There’s little doubt that Israeli Prime Minister Netanyahu wasn’t celebrating President Obama’s re-election, but he has more important things on his mind today than commiserating with his old Boston colleague Mitt Romney. Netanyahu’s priority is his own re-election campaign. But with Obama now in place for the next four years, speculation centers on whether that makes it less likely that the prime minister can skate to an easy victory in the Israeli balloting scheduled for the day after Obama takes the oath of office again in January.
Most Israelis understand that among any prime minister’s most important tasks is maintaining close relations with their country’s only ally, the United States. Many of Netanyahu’s foes, including American Jewish left-wingers, have spent the last four years hoping that the clashes between Obama and the prime minister would sooner or later undermine his grip on power and either topple his government or sink him at the next election. Yet despite years of often non-stop fights picked with him by the Americans, Netanyahu has prospered. The question now is whether Obama’s victory changes the equation enough to actually place Netanyahu in political jeopardy. But while the certain prospect of four more years of clashes between the two leaders ought to trouble both Israelis and Americans, Netanyahu probably hasn’t too much to worry about.
If Obama were to signal his hope that somebody other than Netanyahu would win in January it wouldn’t be all that unusual. Israelis and Americans have been interfering in each other’s elections for decades with the latter generally having a lot more impact on the opinions of Israeli voters than the reverse. The disfavor with which the administration of the first President Bush regarded Yitzhak Shamir was thought to have materially contributed to the Likud prime minister’s defeat in 1992. Seven years later, Netanyahu’s first stay in the prime minister’s residence was cut short in no small measure because of President Clinton’s obvious disdain for him.
Netanyahu was widely criticized at home this fall after publicizing Obama’s refusal to meet him in New York during the opening of the United Nations General Assembly to discuss setting “red lines” about diplomacy with Iran. The prime minister’s comments about the time were seen as an effort to undermine Obama during his own re-election campaign, and many Israelis were uncomfortable with the intervention as well as the prospect of their prime minister being seen as trying to pressure the United States into conflict with Iran.
But there are two problems with the idea that Obama’s undisguised animosity for Netanyahu will have a major impact on the Israeli election.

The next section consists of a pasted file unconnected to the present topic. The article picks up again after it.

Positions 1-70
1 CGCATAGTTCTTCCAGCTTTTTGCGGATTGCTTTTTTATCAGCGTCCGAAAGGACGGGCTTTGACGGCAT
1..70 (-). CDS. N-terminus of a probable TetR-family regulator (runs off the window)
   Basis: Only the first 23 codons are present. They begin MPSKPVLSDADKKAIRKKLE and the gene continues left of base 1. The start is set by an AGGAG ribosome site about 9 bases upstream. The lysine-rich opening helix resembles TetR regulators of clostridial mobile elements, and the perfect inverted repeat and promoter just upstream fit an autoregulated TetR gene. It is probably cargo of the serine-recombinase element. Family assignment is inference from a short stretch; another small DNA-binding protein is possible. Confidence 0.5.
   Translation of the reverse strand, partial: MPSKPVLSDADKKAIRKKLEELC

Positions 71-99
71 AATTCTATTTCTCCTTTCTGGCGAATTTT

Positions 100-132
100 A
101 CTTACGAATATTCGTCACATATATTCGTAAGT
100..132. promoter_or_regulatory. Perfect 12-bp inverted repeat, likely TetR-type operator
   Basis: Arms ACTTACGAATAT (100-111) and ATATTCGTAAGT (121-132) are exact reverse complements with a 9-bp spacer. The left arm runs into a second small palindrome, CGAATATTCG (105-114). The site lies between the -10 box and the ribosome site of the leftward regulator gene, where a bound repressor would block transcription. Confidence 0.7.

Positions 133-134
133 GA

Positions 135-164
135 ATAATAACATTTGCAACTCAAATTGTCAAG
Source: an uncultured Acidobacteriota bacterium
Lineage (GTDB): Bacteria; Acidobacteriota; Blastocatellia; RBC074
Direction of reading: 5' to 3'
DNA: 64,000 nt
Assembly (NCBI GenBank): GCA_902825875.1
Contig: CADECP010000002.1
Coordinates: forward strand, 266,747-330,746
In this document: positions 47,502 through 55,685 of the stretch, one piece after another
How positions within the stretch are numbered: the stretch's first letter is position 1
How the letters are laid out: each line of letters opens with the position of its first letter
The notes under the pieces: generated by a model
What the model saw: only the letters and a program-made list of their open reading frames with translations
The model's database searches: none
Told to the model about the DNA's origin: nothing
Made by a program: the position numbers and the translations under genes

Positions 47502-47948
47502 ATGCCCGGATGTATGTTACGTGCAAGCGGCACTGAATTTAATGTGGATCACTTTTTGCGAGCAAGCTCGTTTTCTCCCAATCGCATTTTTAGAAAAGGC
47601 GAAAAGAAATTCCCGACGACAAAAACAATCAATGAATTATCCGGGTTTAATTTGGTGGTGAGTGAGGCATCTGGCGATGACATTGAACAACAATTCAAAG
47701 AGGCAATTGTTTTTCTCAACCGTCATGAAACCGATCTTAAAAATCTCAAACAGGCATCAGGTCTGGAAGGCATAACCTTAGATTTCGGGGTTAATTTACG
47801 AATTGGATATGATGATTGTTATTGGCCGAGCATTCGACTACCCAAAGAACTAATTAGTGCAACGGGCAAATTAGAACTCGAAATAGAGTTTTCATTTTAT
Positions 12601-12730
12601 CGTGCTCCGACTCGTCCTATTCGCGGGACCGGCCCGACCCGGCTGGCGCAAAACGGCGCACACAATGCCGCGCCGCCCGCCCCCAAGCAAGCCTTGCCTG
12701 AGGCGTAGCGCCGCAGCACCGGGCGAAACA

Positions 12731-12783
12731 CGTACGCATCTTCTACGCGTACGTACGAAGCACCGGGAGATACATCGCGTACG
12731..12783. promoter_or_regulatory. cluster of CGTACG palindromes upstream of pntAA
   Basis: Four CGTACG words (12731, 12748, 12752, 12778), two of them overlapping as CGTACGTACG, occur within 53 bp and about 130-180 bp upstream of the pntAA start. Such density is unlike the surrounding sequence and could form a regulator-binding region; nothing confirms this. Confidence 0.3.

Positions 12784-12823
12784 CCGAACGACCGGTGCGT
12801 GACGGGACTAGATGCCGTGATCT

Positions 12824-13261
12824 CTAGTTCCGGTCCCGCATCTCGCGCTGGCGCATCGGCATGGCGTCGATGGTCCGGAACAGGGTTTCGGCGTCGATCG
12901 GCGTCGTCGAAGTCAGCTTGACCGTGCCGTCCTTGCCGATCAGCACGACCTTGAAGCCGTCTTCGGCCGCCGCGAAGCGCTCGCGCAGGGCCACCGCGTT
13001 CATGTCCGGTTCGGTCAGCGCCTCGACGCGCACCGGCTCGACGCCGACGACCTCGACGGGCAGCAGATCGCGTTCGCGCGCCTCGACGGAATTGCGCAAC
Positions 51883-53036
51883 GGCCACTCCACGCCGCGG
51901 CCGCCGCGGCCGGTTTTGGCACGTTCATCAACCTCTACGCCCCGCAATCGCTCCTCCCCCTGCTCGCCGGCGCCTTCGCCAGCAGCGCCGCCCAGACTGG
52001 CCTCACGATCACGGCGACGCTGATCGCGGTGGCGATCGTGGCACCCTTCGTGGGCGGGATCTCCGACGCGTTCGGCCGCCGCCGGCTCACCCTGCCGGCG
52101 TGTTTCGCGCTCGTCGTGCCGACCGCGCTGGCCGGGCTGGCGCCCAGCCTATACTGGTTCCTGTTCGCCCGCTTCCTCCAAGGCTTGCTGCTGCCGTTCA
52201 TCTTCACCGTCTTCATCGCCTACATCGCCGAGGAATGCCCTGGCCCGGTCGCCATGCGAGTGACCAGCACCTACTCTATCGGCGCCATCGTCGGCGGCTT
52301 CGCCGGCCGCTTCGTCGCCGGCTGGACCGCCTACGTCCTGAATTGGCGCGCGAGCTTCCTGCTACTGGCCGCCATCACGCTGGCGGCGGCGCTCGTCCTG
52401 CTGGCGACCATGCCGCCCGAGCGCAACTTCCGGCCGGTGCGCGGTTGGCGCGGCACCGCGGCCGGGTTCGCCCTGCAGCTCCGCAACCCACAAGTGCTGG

The first is that although Netanyahu’s political position looks a lot less secure than it did only a couple of months ago, there is still no plausible alternative to him in the field.
Netanyahu would probably have been better off going to early elections last spring rather than attempting to make a super coalition with Kadima work. That effort was doomed by Kadima’s futile attempt to revive its fortunes at Likud’s expense. Had the prime minister passed on that experiment, elections would have probably already been held and he would be now safely re-elected with Obama having nothing to say about it.
I also agree with those who argue that Netanyahu’s recent decision to merge the Likud with Avigdor Lieberman’s Yisrael Beiteinu party may yield his party less seats than the current combined total of the two groups. Netanyahu’s determination to consolidate the right behind his banner will allow his opponents to portray him as being in the pocket of extremist forces rather than as the leader of the center-right coalition. Yair Lapid’s new party may benefit from this realignment, in which it can gain more votes in the center.
But those expecting a new super party of centrists and various left-wingers to take on Netanyahu, with some failed politician like Ehud Olmert or Tzipi Livni at the helm, are probably dreaming. None of those likely to lead opposing parties are seen as even remotely having a chance to defeat Likud. Moreover, even if the Likud/Lieberman alignment loses seats, polls show the current coalition parties from the nationalist and the religious camps still easily winning a majority in the next Knesset.
Nothing Obama can say or do will make any of the alternatives to Netanyahu a realistic alternative and the president probably understands he would be foolish to try.
Second, and even more important, for all of the fear that Israelis have of the idea of there being daylight between their country and the U.S., they dislike and distrust Obama far more than they worry about Netanyahu. Every spat with Netanyahu strengthened the Israeli because most of the fights Obama picked were on issues on which the prime minister was able to defend the Israeli consensus, such as Jerusalem. Were he to start sending signals that he wants Netanyahu defeated, most Israelis would rightly interpret that as a prelude to more pressure on their country to give on such issues and that would, as it has throughout the last four years, strengthen rather than weaken Netanyahu.
The prime minister faces a tougher fight now than he might have had if the elections had come sooner or it Romney had won the American election. But Netanyahu remains a prohibitive favorite to win his own new four-year lease on power. The prospect of four more years of Obama-Netanyahu spats is disturbing, especially if Obama seeks to compromise on a nuclear Iran or hasn’t learned his lesson about the Palestinians’ disinterest in peace. But it isn’t likely that there is anything Barack Obama can do to prevent a Netanyahu win in January.